Strut 14 has a flat surface 14b for providing a maximum area for the adhesive medium and rounded edges 14c, 14d where side surfaces 14e, 14f foin front surface 14g to prevent snagging garments carried on the hangers. Strut 16 is identical to strut 14 in all respects and like parts have been given like lower case letters accompanied by the number 16.
Cross-bar includes a pair of mortices 42, 44 at one end for engaging keying segments 18d and 18e of clip 18, respectively, and a pair of mortices 46 and 48 at the other end for engaging with segments 20e and 20d, respectively, of clip 20. Each of edges 50, 52 and 54 of cross-bar 22 are rounded to prevent snagging and to facilitate receiving either round or square hanger hooks. A chamfer 56 is provided to accommodate the neck of the hanger hooks. The bottom 58 of cross-bar 22 is relatively flat to accommodate the flat surfaces 14a and 16a of struts 14 and 16 which support cross-bar 22 when it is mounted in clips 18 and 20.
Hold-down bar 24 also includes a pair of mortices 60, 62 at one end for receiving keying segments 18d and 18e of clip 18 and a second pair of mortices 64, 66 for receiving keying segments 20e and 20d of clip 20.
Struts 14 and 16 as exemplified by strut 14, FIG. 3, have the same cross-sectional shape as hold-down bar 24, FIG. 4: hold-down bar 24 has a back surface 24b and rounded edges 24c and 24d where side surfaces 24e and 24f join front surface 24g. This is done so that hold-down bar 24 can be made from the scraps left over from the manufacture of struts 14 and 16 for economy in manufacturing. An alternative hold-down bar 70, FIG. 5, may be identical in all respects with hold-down bar 24 with the exception that its back surface 70b will be shaped concavely to better accommodate the contour of round hanger hooks.
As shown in FIG. 2 and more particularly in FIGS. 3, 4 and 7, struts 14 and 16, hold-down bar 24, and cross-bar 22 all have the same width dimension: in FIGS. 3, 4 and 7 that is the lateral dimension across the drawing. In addition struts 14 and 16 and hold-down bar 24, particularly as shown in FIGS. 3 and 4 have the same thickness dimension as well. This is the dimension shown in the longitudinal direction in the drawings. This enables the same basic stock to be used for the struts and the bars and allows the scrap from the construction of the struts to be used to make the hold-down bars. In addition these features of similar size coupled with the construction of the clips 18 and 20 as shown in FIG. 6 with virtually the same cross-section facilitate ease in packaging and shipping of the entire hanger support structure.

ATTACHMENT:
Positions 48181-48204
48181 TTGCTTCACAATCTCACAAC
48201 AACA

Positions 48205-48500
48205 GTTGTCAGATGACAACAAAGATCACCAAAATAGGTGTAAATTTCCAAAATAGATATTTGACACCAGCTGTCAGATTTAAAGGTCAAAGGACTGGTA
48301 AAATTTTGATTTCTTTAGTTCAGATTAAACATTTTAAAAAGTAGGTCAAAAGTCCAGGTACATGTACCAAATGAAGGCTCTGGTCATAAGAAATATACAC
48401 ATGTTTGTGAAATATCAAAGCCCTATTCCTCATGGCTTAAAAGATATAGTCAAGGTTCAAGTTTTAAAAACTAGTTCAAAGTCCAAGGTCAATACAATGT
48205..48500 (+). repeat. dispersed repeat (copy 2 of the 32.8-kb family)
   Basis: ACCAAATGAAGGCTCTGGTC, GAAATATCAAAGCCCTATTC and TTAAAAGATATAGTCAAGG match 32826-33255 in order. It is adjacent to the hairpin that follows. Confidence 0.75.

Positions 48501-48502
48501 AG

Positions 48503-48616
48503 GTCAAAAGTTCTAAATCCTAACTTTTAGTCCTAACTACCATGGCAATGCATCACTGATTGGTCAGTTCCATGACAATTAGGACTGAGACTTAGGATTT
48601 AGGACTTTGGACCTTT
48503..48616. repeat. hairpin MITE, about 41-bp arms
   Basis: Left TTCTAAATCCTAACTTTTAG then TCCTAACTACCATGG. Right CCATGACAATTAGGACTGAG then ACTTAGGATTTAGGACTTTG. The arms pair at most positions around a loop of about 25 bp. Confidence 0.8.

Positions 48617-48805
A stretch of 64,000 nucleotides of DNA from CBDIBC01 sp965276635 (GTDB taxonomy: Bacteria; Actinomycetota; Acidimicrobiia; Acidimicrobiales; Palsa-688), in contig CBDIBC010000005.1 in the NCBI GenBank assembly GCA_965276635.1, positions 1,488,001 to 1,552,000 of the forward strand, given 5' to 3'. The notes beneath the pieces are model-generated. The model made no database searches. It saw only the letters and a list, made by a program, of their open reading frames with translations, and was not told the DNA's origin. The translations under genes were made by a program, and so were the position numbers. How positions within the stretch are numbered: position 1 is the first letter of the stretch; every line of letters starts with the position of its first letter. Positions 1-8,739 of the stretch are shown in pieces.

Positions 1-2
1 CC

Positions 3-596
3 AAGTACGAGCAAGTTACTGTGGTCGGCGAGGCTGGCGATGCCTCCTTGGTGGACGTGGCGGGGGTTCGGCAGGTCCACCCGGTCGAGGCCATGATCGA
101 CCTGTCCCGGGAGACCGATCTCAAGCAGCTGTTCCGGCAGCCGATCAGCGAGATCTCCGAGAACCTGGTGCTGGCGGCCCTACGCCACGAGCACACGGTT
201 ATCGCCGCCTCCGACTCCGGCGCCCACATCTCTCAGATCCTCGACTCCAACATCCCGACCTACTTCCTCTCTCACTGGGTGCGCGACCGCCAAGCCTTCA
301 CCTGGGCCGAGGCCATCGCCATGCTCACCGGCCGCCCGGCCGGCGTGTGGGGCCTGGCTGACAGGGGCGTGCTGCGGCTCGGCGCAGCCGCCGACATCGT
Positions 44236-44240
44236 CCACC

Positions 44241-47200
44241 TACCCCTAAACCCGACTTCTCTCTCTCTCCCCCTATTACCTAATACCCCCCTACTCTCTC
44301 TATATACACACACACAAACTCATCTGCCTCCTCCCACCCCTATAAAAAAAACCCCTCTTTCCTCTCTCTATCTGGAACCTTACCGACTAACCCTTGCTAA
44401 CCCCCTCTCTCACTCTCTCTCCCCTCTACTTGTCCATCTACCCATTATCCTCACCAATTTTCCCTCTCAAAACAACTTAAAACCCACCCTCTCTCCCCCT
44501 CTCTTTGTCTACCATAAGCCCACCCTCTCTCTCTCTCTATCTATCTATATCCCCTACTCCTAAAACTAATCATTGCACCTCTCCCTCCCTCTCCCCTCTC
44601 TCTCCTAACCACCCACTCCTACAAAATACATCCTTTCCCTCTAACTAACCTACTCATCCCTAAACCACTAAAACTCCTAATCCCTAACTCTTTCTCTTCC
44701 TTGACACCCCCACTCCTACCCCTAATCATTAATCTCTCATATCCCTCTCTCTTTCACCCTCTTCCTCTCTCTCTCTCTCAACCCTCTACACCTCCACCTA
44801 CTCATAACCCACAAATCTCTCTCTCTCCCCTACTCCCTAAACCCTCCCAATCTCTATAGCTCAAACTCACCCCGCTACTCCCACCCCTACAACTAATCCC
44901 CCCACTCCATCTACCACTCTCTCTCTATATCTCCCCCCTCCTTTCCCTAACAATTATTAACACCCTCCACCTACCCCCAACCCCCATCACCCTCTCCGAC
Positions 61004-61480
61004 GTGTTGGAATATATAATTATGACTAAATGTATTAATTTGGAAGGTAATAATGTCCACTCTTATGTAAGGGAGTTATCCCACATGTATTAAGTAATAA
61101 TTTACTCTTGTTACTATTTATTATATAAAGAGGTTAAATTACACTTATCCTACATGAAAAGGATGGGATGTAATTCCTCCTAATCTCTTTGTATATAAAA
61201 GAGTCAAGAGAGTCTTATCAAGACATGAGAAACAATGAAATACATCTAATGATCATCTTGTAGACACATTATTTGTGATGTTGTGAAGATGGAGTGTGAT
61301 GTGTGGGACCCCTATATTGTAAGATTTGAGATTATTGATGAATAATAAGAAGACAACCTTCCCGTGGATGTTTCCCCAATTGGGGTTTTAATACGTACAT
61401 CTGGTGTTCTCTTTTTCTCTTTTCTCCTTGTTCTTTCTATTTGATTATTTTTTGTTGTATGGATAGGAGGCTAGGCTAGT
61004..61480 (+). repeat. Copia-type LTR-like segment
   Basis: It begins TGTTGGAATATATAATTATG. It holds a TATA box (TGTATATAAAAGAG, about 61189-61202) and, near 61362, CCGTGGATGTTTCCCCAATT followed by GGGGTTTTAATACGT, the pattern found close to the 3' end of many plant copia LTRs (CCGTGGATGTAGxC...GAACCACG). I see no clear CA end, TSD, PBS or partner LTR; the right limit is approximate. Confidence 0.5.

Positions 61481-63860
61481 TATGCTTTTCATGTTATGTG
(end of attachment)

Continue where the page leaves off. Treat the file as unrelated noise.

However, these features are not a necessary limitation of the invention, as shown in FIGS. 8-12 where like parts have been given like numbers with respect to the previous figures and similar parts like numbers primed. Specifically, in FIG. 8, hold-down bar 24 is used in combination with cross-bar 22' which has substantially increased width. In FIG. 9, both hold-down bar 24' and cross-bar 22' have been substantially increased in width. In FIG. 10, cross-bar 22" has been substantially increased in thickness. In FIG. 11, strut 14' has a substantially increased width and in FIG. 12, strut 14" has substantially increased thickness. Thus, as is now apparent from the previous discussion each or any combination of the hold-down bar, cross-bar and struts may be increased either in the width dimension or the thickness dimension to meet different load requirements. The length of the cross-bar 22 and hold-down bar 24 as well as the height of struts 14 and 16 may be increased or decreased to accommodate containers of various sizes. Although the clips 18 and 20 have been shown thus far as standard in size regardless of the width or thickness of the various components this is not a necessary limitation of the invention as they may be made proportionately larger to accommodate any changes in the rest of the structure.
Adhesive material such as hot melt glue 38', Thermogrip No. 1315, may be applied to the back surface 14b, FIG. 13, of strut 14 only as far as clip 18 or may as well be applied continuously, over the back wall 18a of clip 18. Alternatively, a double-sided adhesive tape, 38", FIG. 14, may be applied on the back wall 14b of strut 14. It may also extend over the back wall 18a of clip 18. Glue 38' and tape 38" may be applied continuously or in segments 80 indicated by the phantom lines in FIG. 14.
Other embodiments will occur to those skilled in the art and are within the following claims: